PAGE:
18 December 2007

The Mounties: reform the symbols?

While Public Safety Minister Stockwell Day deals with the much-needed administrative and structural reforms of the RCMP recommended by the Brown report (the Task Force Report on Governance and Cultural Change in the RCMP), he might also give a thought to reforming the force's symbols. Consider the name: The Royal Canadian Mounted Police. Mounted police? In the 21st century? The "Royal" might also be given some thought.

And does a modern police force need a dress uniform? Isn't this a symbol of the paramilitary nature of the Mounties that's at the root of many of their problems? At the very least, drop the riding boots (with spurs yet?) and the pseudo-cowboy hat. And do something about those breeches -- didn't they go out of style with Mussolini?

The first step in becoming a modern police force might just be looking like one.

17 December 2007

"Star Wars" catches on

While the West has obsessed, needlessly as it turns out, with Iran developing nuclear weapons, nuclear activity elsewhere heats up. In addition to supplementing its armoury with a nuclear-capable missile with a range of 6,000 kilometres, India has announced it is developing a missile shield, capable of tracking and shooting down incoming missiles, which it hopes to have in place by 2010.

It isn't alone. Japan's parliament has authorized spending $2.5-billion to develop a missile defence system. Meanwhile, the United States continues to spend half a trillion dollars a year on its system.

Pakistani response to the Indian announcement was indicated by defence analyst Ayesha Siddiqa who observed,
"The first impulse is to ask how does Pakistan get [a missile defence system]. The next will be to increase the number of missiles to make sure it has enough to evade the shield." Pakistan is rapidly building up its stock of short- and medium-range missiles and recently tested a cruise missile capable of carrying nuclear weapons.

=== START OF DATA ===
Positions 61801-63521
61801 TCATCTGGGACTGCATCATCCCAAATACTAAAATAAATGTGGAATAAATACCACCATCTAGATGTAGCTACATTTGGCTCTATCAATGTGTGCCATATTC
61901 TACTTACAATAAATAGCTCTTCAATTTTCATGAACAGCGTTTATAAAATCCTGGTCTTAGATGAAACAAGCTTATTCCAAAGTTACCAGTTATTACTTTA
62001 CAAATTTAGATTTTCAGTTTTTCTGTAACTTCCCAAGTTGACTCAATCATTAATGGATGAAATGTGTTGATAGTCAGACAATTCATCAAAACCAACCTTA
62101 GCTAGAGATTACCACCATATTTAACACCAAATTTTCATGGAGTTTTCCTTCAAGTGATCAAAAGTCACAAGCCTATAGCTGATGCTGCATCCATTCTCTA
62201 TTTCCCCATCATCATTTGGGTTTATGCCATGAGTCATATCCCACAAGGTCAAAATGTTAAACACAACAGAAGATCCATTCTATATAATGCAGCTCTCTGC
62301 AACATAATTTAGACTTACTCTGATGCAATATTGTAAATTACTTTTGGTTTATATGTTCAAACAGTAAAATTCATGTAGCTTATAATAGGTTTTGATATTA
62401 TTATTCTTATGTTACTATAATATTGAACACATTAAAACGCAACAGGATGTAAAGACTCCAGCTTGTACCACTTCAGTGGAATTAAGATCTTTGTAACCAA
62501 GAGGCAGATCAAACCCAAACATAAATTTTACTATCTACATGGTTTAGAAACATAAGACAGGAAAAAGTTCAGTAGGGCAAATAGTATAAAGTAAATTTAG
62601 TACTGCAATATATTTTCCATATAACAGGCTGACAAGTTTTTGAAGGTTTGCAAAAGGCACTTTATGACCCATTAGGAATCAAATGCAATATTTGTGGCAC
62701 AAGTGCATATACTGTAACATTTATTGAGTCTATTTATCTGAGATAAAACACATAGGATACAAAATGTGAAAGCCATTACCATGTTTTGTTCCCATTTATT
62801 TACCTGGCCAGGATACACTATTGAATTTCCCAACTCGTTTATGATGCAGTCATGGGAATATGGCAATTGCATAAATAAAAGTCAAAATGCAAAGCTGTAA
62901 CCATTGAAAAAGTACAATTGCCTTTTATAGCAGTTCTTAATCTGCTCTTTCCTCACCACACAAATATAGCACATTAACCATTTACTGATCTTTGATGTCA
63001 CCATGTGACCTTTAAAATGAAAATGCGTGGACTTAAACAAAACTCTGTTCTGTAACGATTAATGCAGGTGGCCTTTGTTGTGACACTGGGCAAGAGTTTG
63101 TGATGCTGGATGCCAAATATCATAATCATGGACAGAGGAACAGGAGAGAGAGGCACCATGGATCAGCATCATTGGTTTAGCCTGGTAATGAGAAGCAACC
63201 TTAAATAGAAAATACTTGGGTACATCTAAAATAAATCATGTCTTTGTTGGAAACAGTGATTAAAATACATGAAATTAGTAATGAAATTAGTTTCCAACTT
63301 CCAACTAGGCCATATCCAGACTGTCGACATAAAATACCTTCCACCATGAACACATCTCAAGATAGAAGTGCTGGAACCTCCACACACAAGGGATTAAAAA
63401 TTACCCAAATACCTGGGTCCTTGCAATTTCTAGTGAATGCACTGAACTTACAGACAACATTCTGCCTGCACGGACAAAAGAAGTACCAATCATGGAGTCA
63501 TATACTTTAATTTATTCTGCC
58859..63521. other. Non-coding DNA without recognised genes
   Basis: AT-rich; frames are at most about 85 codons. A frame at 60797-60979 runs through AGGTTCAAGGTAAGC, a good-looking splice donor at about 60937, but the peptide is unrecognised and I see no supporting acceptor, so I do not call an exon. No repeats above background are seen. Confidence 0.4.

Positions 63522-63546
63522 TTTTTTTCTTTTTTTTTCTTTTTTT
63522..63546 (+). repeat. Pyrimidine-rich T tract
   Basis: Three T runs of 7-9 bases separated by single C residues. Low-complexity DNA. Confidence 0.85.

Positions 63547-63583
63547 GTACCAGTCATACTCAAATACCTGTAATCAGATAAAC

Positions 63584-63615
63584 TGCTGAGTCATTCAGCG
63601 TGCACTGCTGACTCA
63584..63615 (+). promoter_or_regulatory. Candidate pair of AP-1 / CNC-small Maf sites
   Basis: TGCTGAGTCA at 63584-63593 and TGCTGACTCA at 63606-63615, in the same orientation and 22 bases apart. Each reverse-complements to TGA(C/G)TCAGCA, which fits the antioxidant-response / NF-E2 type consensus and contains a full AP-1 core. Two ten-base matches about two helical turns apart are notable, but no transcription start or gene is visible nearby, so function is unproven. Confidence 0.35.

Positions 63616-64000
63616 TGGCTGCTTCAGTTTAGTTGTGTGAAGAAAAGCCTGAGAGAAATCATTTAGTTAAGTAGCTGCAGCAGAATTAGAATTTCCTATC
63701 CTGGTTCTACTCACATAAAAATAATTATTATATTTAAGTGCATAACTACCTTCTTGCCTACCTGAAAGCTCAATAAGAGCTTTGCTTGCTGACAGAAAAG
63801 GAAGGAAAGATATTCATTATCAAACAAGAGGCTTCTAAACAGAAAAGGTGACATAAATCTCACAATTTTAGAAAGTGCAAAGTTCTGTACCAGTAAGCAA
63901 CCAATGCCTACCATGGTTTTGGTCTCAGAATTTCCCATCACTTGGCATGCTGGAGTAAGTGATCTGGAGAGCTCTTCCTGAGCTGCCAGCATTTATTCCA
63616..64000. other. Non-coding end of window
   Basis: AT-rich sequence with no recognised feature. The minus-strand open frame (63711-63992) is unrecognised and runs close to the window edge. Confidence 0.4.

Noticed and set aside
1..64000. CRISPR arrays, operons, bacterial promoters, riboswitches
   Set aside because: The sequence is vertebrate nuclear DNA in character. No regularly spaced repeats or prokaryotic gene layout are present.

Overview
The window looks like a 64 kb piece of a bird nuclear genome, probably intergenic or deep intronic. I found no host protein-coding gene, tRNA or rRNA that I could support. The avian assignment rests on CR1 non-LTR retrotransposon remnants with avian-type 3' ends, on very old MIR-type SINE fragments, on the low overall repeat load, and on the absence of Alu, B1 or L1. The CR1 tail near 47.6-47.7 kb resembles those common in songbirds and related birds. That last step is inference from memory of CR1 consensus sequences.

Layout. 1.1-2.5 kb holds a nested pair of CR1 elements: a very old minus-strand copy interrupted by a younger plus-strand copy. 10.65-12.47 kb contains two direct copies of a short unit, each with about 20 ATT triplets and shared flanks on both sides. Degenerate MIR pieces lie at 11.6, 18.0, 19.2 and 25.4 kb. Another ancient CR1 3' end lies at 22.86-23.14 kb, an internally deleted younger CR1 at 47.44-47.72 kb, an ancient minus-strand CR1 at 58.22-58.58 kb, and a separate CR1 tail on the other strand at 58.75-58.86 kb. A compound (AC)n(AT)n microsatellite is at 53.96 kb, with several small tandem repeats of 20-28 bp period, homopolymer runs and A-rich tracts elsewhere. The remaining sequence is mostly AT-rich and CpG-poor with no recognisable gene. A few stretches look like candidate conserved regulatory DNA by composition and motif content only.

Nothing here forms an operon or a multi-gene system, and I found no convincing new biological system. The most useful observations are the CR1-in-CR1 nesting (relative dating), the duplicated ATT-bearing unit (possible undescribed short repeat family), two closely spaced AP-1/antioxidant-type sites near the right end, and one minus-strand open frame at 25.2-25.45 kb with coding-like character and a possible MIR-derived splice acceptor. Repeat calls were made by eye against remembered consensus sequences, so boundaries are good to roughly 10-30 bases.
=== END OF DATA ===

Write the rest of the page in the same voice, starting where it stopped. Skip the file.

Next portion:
According to K. Subrahmanyan, an Indian who writes on defence issues, India has to raise the "uncertainty levels for Pakistan." It's doing a pretty damn good job of raising the uncertainty levels for the rest of us as well.

13 December 2007

China and the U.S.: the peaceful dictatorship vs. the belligerent democracy

The announcement this week that the Chinese had signed a multi-billion dollar deal to develop a giant oil field in Iran contrasts yet again the Chinese and American approaches to securing their supplies of natural resources, indeed if not in their approaches to international relationships generally. While the Americans threaten and bully Iran, and wage wars on that country's borders, the Chinese quietly and peacefully make a mutually beneficial oil deal.

Even though they are a great power with one of the world's fastest growing economies and an attendant need for raw materials, the Chinese have no military bases outside their country. They aren't waging war anywhere in the world, nor are they threatening to. Nor do they constantly interfere in the internal affairs of other countries.

The United States does all these things. It has a military presence on every continent, is currently waging wars in two countries while threatening to attack a third, invades another country at least once a generation if not once a decade, and constantly interferes in the affairs of other peoples around the globe.

China is accused of coddling bad guys like Iran and the Sudan, and it does. But then the U.S. counts among its close friends brutal regimes such as the Sauds of Arabia. The behaviour of both simply illustrates that in the world of realpolitik, trade tends to trump morality. On this, the Chinese are no different from the rest of us.

The whole thing is rather embarrassing for democrats. It would be nice to perceive the world's principal democracy as the paragon of progressive international relations. Yet it is totally outshone by a dictatorship. Embarrassing.